Historical Sketches of the South of India, in an Attempt to Trace the History of Mysoor: From the Origin of the Hindoo Government of that State, to the Extinction of the Mohammedan Dynasty in 1799 ...

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Longman, Hurst, Rees, and Orme, 1817 - Mysore (India)
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Page 39 - Some considerable advantages have no doubt been experienced by the system of neutrality which the Legislature required of the Governments in this country, but it has at the same time been attended with the unavoidable inconvenience of our being constantly exposed to the necessity of commencing a war without having previously secured the assistance of efficient allies.
Page 366 - If the conduct of Tippoo Sultaun had been of a nature which could be termed ambiguous or suspicious ; if he had merely increased his force beyond his ordinary establishment, or had stationed it in some position on our confines, or on those of our allies, which might justify jealousy or alarm ; if he had renewed his secret intrigues at the Courts of Hyderabad, Poonah, and Cabul, or even if he had entered into any...
Page 156 - ... overspread with the coins of every country of the East, in the open air and public street of the camp, gave evidence of an extent of mercantile activity utterly inconceivable in any camp excepting that of systematic plunderers by wholesale and retail.
Page 264 - There is no regulation issued by us, that does not cost us, in the framing of it, the deliberation of five hundred years — do as you are ordered.
Page 38 - it is highly instructive to observe a statesman, justly extolled for moderate and pacific dispositions, thus indirectly violating a law enacted for the enforcement of these virtues, by entering into a very intelligible offensive alliance, which, although the effective revival of the abrogated conditions of an old treaty, was certainly CHAP.
Page 367 - Tippoo's ambassadors, ratified by himself, and accompanied by the landing of a French force in his country, is a public, unqualified, and unambiguous declaration of war, aggravated by an avowal, that the object of the war is neither explanation, reparation, nor security, but the total destruction of the British Government in India.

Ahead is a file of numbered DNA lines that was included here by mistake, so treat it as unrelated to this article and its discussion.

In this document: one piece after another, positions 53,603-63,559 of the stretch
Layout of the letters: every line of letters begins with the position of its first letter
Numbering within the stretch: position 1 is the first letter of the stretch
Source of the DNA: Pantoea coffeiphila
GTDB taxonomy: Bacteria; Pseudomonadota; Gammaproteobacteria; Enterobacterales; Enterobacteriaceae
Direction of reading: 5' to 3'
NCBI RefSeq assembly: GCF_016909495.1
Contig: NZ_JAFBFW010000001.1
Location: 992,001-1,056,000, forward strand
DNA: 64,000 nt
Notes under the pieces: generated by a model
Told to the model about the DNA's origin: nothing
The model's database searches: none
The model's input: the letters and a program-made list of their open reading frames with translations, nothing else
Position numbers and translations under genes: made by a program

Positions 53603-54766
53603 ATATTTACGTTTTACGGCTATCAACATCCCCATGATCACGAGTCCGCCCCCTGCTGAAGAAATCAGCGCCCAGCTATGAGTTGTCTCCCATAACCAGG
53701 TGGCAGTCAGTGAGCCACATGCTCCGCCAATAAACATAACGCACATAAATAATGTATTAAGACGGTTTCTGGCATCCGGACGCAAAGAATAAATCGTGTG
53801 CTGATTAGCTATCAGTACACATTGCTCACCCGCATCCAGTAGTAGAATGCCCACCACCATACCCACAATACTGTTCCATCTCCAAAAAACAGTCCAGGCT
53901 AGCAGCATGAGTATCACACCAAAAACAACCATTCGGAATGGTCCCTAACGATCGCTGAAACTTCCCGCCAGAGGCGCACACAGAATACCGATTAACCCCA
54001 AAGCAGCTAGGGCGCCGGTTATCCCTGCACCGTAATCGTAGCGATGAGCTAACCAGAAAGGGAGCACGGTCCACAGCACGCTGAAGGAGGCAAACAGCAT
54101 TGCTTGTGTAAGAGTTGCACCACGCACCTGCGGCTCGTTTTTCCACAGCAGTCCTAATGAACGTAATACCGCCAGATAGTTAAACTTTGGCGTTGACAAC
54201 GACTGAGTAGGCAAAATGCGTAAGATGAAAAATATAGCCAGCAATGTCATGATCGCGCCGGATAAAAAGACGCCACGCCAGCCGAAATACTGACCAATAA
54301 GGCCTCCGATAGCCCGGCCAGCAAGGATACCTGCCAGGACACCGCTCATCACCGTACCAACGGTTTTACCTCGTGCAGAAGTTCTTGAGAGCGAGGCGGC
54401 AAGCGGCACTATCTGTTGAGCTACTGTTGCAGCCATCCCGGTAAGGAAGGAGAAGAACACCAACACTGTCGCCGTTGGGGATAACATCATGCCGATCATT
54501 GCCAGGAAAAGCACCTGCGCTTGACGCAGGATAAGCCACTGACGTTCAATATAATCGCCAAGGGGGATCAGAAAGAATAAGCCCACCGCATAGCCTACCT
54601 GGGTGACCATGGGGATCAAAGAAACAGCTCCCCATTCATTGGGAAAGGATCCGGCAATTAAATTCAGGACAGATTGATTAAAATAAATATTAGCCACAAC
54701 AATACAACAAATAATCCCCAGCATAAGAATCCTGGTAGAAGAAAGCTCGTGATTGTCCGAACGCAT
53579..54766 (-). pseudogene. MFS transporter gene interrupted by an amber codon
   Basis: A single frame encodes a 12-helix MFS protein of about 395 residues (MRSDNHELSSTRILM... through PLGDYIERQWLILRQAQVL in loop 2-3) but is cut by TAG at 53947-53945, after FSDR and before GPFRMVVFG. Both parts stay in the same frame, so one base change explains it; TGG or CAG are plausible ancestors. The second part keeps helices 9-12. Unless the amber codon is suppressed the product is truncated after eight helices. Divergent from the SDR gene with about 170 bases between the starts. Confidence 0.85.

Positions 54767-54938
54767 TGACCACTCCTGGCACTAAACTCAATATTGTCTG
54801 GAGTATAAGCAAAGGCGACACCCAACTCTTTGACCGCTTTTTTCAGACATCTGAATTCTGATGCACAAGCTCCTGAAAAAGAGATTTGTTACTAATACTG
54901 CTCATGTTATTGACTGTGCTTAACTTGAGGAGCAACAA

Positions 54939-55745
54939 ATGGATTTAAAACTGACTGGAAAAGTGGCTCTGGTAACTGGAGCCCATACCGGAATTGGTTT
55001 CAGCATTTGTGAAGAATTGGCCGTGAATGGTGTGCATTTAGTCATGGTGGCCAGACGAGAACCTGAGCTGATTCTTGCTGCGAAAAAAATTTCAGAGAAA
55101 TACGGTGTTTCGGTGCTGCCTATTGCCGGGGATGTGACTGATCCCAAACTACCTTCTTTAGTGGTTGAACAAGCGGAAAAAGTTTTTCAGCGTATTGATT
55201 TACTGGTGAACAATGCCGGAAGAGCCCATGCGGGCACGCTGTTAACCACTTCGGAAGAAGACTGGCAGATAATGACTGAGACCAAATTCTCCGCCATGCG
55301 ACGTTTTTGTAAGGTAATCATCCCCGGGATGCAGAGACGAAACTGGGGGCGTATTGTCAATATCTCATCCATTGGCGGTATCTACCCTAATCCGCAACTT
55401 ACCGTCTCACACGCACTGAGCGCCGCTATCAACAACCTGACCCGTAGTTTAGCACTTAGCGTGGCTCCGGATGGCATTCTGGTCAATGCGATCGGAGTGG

Page 456 - ... case: he sent the inhabitants into captivity, because it injured the enemy's country and benefited his own. The misery of the individuals was no part of the consideration, and the death of the greater portion Still left a residue, to swell a scanty population. With an equal absence of feeling he caused forcible emigrations from one province to another, because he deemed it the best cure for rebellion; and he converted the male children into military slaves, because he expected them to improve...
Page 366 - Cabul; or even if he had entered into any negotiation with France, of which the object was at all obscure; it might be our duty to resort in the first instance to his construction of proceedings, which being of a doubtful character, might admit of a satisfactory explanation.
Page 133 - Indian army, their first appearance was novel and interesting. It is probable that no national or private collection of ancient arms in Europe contains any weapon or article of personal equipment which might not be traced in this motley crowd ; the Parthian bow and arrow, the iron club of Scythia, sabres of every age and nation, lances of every length and description, and matchlocks of every form...

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